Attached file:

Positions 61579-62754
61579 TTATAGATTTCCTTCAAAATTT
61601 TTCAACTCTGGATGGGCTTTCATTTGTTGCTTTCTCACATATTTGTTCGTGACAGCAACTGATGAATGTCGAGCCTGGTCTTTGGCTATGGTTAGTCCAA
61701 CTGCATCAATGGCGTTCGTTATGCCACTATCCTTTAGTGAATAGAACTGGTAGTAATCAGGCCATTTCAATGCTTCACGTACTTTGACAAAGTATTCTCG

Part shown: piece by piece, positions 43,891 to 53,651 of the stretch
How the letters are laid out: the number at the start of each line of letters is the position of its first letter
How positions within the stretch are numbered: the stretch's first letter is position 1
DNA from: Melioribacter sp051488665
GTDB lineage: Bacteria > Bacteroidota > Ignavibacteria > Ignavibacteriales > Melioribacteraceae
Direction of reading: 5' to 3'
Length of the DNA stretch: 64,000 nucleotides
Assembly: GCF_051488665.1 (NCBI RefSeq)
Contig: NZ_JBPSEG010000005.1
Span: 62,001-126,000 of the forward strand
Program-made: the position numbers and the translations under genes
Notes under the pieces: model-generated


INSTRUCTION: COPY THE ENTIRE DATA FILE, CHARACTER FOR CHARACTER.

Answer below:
Positions 61579-62754
61579 TTATAGATTTCCTTCAAAATTT
61601 TTCAACTCTGGATGGGCTTTCATTTGTTGCTTTCTCACATATTTGTTCGTGACAGCAACTGATGAATGTCGAGCCTGGTCTTTGGCTATGGTTAGTCCAA
61701 CTGCATCAATGGCGTTCGTTATGCCACTATCCTTTAGTGAATAGAACTGGTAGTAATCAGGCCATTTCAATGCTTCACGTACTTTGACAAAGTATTCTCG

Part shown: piece by piece, positions 43,891 to 53,651 of the stretch
How the letters are laid out: the number at the start of each line of letters is the position of its first letter
How positions within the stretch are numbered: the stretch's first letter is position 1
DNA from: Melioribacter sp051488665
GTDB lineage: Bacteria > Bacteroidota > Ignavibacteria > Ignavibacteriales > Melioribacteraceae
Direction of reading: 5' to 3'
Length of the DNA stretch: 64,000 nucleotides
Assembly: GCF_051488665.1 (NCBI RefSeq)
Contig: NZ_JBPSEG010000005.1
Span: 62,001-126,000 of the forward strand
Program-made: the position numbers and the translations under genes
Notes under the pieces: model-generated